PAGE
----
Exclusive - almost 40% of US adult web users have used a generative AI tool

Google Bard being used on a phone
(Image credit: Google)

A new survey carried by Onepulse on behalf of TechRadar Pro has highlighted how mainstream generative AI tools have become in less than a year. 

Out of the 890 US and UK respondents that completed our survey, a staggering 27% had tried ChatGPT, with another 12% having used one of several other generative AI tools (Dall-E, Stable Diffusion, Replika, Midjourney, Night Cafe etc).

Since its reached general availability in November 2022, traffic to OpenAI, the virtual birthplace of ChatGPT, has surged to help it become one of the most popular websites in the world. According to web analytics service Similarweb, OpenAI jumped from 51st place in January, to 27th in February and 18th in March 2023, sandwiched between VK.com, Russia’s largest social network and Reddit.

The service registered more than 1.6 billion visits last month, a 55% improvement over the previous month and data from Similarweb highlights how sticky ChatGPT is with average visit durations of more than five minutes and nearly seven pages per visits. It will be interesting to see how sustainable its growth is amidst growth pangs (service outage) and various mishaps (such as Samsung).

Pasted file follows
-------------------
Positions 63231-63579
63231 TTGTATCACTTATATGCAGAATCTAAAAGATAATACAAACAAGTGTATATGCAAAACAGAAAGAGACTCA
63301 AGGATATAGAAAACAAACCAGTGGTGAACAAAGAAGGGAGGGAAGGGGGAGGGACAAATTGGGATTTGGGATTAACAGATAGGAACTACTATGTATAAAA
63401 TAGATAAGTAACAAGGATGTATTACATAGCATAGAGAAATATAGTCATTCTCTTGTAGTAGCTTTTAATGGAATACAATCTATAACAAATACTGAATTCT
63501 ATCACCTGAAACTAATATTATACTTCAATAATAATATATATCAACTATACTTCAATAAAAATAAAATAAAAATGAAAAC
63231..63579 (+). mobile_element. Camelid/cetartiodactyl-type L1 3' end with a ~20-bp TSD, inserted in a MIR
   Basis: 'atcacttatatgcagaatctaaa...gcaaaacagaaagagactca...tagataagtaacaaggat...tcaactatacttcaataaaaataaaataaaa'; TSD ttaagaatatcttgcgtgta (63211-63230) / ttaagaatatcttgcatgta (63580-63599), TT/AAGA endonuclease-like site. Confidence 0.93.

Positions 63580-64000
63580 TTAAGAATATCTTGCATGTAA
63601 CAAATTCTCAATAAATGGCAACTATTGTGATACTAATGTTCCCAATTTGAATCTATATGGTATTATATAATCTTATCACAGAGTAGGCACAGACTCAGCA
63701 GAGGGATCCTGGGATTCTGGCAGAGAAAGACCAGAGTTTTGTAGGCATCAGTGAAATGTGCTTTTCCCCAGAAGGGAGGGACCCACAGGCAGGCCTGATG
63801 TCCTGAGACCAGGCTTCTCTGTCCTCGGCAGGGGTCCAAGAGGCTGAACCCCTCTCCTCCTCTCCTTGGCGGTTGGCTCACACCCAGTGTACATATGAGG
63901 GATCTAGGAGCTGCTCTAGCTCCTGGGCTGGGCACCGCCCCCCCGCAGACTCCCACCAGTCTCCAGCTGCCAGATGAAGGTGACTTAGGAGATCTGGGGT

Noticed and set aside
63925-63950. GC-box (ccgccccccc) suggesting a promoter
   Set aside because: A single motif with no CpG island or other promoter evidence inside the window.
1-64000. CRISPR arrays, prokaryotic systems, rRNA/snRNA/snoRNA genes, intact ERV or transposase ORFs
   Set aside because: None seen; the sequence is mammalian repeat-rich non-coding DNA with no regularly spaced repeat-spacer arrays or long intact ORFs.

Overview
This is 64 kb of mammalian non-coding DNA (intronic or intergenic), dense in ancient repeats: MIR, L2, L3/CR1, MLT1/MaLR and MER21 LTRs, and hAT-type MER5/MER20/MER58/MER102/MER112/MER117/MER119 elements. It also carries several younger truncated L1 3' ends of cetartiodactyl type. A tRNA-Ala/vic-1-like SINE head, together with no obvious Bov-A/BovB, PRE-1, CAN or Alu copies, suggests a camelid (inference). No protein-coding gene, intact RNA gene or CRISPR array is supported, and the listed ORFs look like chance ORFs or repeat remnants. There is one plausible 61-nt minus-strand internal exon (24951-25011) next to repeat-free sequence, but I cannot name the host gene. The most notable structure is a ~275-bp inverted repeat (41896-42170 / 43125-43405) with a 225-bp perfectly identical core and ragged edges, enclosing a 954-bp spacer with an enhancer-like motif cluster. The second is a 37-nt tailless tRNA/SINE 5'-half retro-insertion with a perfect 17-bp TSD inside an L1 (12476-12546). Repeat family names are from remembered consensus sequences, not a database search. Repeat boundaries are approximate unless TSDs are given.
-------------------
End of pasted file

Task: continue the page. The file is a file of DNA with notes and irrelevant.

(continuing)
The introduction of paid services hasn’t dampened the appetite for AI tools

Given that we’re at the beginning of an AI journey, it’s surprising to see that a sizable minority (around 5%) of those who answered our survey are daily users of one or more AI services - and that number jumps to about 15% when accounting for those using AI tools several times per week.

The introduction of paid services hasn’t yet dampened the appetite for AI tools, and it is likely that businesses will jump on that bandwagon in a bid to, ahem, reduce costs by replacing jobs with automation and chatbots where possible.

Our last question, “Do you think that generative AI will replace your job”, saw a slim majority of participants answering a straight “no” with 5.5% of the overall set acknowledging that AI will probably make them redundant in the next year or so. Quite bleak indeed.

390 users of Onepulse answered the question in the UK, while 500 others answered our three questions in the US.

Desire Athow
Managing Editor, TechRadar Pro

Désiré has been musing and writing about technology during a career spanning four decades. He dabbled in website builders and web hosting when DHTML and frames were in vogue and started narrating about the impact of technology on society just before the start of the Y2K hysteria at the turn of the last millennium.